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Two such areas particularly strike me – money laundering and the introduction of international accounting standards (IAS).
In my own firm, we have been grappling with the detailed requirements of proving that elderly ladies in retirement in seaside towns are not drug smugglers masquerading as doting grandmothers.
Irritating, but necessary to deter real criminals, it’s an administrative nightmare, particularly where you’re dealing with private companies with many directors or trusts with quite a few trustees.
We were, as a firm, pretty rude about the bank’s attitude to all this, and their initial inability to cross-reference one signatory with a number of different accounts.
We’re a bit less critical now we’re faced with it ourselves, desperately trying to deal with individuals and not treat them as a collection of data.
But the real underlying issue here is not the problem of collecting details to verify identity, but the rules on reporting suspected money laundering to NCIS. And the further problem that one cannot talk to the client about the issue without ‘tipping off’ the suspect – your client – whom you may have known for years and consider a friend.
Much work has been done by our professional bodies to deal with the lack of any de minimis provisions in the legislation, and the latest CCAB guidance is very helpful in this regard.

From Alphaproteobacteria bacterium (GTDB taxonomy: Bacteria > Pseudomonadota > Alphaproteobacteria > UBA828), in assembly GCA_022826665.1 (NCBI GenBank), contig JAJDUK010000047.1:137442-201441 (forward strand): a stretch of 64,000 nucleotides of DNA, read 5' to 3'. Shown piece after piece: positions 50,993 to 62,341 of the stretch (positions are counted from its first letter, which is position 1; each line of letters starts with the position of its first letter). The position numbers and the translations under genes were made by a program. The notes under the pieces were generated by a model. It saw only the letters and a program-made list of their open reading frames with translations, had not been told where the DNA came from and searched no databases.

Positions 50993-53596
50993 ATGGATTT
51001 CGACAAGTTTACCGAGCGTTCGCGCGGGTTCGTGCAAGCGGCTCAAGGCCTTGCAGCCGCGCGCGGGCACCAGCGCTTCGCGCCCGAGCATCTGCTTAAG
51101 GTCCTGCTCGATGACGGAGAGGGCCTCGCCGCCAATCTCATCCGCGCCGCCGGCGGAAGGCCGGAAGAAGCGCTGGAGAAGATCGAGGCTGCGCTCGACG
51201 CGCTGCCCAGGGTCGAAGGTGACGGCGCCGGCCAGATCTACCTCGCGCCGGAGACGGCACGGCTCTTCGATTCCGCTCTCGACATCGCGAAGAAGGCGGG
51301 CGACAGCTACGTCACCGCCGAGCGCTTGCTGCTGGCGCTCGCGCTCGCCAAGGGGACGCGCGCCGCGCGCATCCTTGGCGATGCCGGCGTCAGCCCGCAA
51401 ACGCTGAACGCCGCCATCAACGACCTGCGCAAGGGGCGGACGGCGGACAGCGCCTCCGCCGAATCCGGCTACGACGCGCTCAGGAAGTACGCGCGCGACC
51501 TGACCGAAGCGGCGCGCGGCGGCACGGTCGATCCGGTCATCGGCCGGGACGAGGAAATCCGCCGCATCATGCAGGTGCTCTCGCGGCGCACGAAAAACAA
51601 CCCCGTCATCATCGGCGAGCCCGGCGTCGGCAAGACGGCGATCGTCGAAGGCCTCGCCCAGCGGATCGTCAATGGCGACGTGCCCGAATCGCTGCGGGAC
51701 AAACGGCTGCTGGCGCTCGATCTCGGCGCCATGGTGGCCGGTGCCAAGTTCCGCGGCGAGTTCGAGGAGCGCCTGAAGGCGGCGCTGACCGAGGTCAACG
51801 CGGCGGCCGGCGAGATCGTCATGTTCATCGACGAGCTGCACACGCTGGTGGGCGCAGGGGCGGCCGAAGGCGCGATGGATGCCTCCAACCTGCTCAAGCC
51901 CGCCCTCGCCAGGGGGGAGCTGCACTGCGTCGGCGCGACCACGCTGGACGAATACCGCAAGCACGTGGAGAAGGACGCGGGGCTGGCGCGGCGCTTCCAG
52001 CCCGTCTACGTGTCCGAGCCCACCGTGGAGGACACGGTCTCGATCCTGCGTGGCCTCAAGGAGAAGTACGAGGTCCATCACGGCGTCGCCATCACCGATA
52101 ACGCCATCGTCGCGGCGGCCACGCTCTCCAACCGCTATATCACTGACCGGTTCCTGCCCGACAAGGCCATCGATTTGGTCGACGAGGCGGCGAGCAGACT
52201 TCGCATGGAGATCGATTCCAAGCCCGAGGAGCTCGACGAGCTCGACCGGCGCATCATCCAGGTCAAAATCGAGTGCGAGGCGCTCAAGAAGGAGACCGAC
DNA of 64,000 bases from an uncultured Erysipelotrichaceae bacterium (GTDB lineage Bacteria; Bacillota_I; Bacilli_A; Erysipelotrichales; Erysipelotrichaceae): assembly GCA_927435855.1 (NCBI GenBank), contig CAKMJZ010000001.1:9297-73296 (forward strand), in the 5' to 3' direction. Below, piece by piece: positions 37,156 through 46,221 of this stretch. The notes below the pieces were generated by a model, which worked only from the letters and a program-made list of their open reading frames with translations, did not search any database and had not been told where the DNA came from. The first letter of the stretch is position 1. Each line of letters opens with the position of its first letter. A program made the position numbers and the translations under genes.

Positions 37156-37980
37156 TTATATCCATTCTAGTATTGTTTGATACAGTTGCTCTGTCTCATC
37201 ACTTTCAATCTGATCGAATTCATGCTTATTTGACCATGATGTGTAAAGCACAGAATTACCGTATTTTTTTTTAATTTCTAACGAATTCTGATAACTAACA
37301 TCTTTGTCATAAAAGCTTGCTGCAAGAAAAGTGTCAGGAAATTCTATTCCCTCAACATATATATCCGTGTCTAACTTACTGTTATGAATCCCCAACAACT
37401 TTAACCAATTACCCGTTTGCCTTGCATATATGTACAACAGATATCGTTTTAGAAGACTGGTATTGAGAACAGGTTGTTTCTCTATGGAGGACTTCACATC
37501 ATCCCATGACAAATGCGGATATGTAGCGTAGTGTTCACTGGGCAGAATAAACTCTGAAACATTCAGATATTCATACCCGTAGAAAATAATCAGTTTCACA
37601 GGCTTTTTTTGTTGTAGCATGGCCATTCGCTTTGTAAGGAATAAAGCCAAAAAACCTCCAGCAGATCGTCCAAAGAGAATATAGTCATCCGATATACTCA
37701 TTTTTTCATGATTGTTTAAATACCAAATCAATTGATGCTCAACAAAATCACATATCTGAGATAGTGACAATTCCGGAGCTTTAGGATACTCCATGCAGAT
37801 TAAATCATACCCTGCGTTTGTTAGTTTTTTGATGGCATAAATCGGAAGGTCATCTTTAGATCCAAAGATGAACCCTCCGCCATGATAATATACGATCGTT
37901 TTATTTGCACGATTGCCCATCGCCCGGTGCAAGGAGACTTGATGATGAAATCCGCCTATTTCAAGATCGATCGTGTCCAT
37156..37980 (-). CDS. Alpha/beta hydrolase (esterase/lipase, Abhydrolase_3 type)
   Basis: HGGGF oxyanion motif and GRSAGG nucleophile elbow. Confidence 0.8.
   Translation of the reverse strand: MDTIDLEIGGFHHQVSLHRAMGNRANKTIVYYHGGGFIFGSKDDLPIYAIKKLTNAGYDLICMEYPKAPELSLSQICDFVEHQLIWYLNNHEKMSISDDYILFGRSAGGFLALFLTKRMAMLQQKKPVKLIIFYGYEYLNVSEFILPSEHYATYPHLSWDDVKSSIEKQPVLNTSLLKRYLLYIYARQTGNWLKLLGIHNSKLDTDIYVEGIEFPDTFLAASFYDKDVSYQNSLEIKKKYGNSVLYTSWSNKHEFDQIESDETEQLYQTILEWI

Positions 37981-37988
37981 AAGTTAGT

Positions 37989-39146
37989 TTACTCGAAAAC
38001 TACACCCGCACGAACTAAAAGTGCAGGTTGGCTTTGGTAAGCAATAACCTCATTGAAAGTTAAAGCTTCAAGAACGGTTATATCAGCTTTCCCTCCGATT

But I cannot get my head around the fact that my company’s rivals working down the road, who are solicitors, are allowed to act in a back-duty case for a client without automatically reporting to NCIS, while I have to fill out a full report.
Where has the concept of a level-playing field between the professions gone? And when the local taxi driver walks in and says she needs to come clean about a bit of tax she hasn’t paid, how can I not tell her that she’s better off going to a lawyer, who has client confidentiality rules on her side?
At least in our practice we are aware and asking these questions. Recent research indicates that many others have buried their heads in the sand, and are hoping they can muddle through. An inordinately high-risk strategy, I would suggest.
Accountancy Age’s survey on the readiness of UK companies’ financial staff for the introduction of IAS showed that 50% of private companies rated the readiness of their staff for IAS as poor, or worse. I’m not convinced that smaller practices are in any better position.
I’d like to say this is due to the stilted language used in the standards, but I suspect the real reason is the more mundane approach of ‘I’ll worry about these things when I have to, and not before’. A high-risk strategy or negligence? You decide.
- Mark Spofforth is an ICAEW council member and partner at Spofforths. Send in your questions for our adviser panel of experts on matters relating to small practices by emailing email@example.com. ?: